3. What is the argument, thesis, or subject of the poem

What, that is to say, is it apparently 'about'? Start with the basic situation, and move to
consider any key statements; any obvious or less obvious conflicts, tensions,
ambiguities; key relationships, especially conflicts, parallels, contrasts; any climaxes
or problems posed or solved (or not solved); the poem's tone; the historical, social,
and emotional setting.

4. What is the structure of the poem?

There are two basic kinds of structure, formal and thematic.

Formal structure is the way the poem goes together in terms of its component parts: if
there are parts -- stanza's, paragraphs or such -- then there will be a relation between
the parts (for instance the first stanza may give the past, the second the present, the
third the future).

Thematic structure, known in respect to fiction as 'plot', is the way the argument or
presentation of the material of the poem is developed. For instance a poem might state
a problem in eight lines, an answer to the problem in the next six; of the eight lines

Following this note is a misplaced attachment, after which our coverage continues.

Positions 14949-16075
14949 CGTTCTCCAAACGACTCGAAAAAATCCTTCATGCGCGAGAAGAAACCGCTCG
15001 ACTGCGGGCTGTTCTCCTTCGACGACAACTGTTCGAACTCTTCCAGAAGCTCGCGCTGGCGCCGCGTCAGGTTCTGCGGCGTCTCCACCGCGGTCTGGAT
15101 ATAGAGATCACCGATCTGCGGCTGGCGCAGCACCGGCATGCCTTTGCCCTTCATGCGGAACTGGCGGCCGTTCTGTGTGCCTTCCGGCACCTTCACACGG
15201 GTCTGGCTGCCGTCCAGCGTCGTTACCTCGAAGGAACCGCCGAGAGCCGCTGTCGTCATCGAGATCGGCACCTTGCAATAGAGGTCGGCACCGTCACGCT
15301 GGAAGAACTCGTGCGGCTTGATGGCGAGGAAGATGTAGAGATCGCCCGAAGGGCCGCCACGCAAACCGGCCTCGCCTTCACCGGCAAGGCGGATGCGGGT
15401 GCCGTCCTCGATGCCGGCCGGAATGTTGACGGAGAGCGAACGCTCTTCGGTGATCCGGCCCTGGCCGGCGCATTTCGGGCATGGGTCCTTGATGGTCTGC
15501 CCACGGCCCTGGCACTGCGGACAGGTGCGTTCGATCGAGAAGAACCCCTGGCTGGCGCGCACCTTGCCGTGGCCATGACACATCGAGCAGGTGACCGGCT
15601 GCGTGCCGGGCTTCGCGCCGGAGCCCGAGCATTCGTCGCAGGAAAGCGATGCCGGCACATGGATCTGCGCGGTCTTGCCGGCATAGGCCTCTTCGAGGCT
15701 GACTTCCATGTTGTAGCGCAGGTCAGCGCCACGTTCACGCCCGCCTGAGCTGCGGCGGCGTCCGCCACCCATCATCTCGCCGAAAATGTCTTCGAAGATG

stating the problem, four might provide a concrete example, four a reflection on what
the example implies. There may well be very close relations between formal and
thematic structure. When looking at thematic structure, you might look for conflicts,
ambiguities and uncertainties, the tensions in the poem, as these give clear guides to
the direction of meanings in the poem, the poem's 'in-tensions'.

5. How does the poem make use of setting?

There is the setting in terms of time and place, and there is the setting in terms of the
physical world described in the poem.

In terms of the physical world of the poem, setting can be used for a variety of
purposes. A tree might be described in specific detail, a concrete, specific, tree; or it
might be used in a more tonal way, to create mood or associations, with say the wind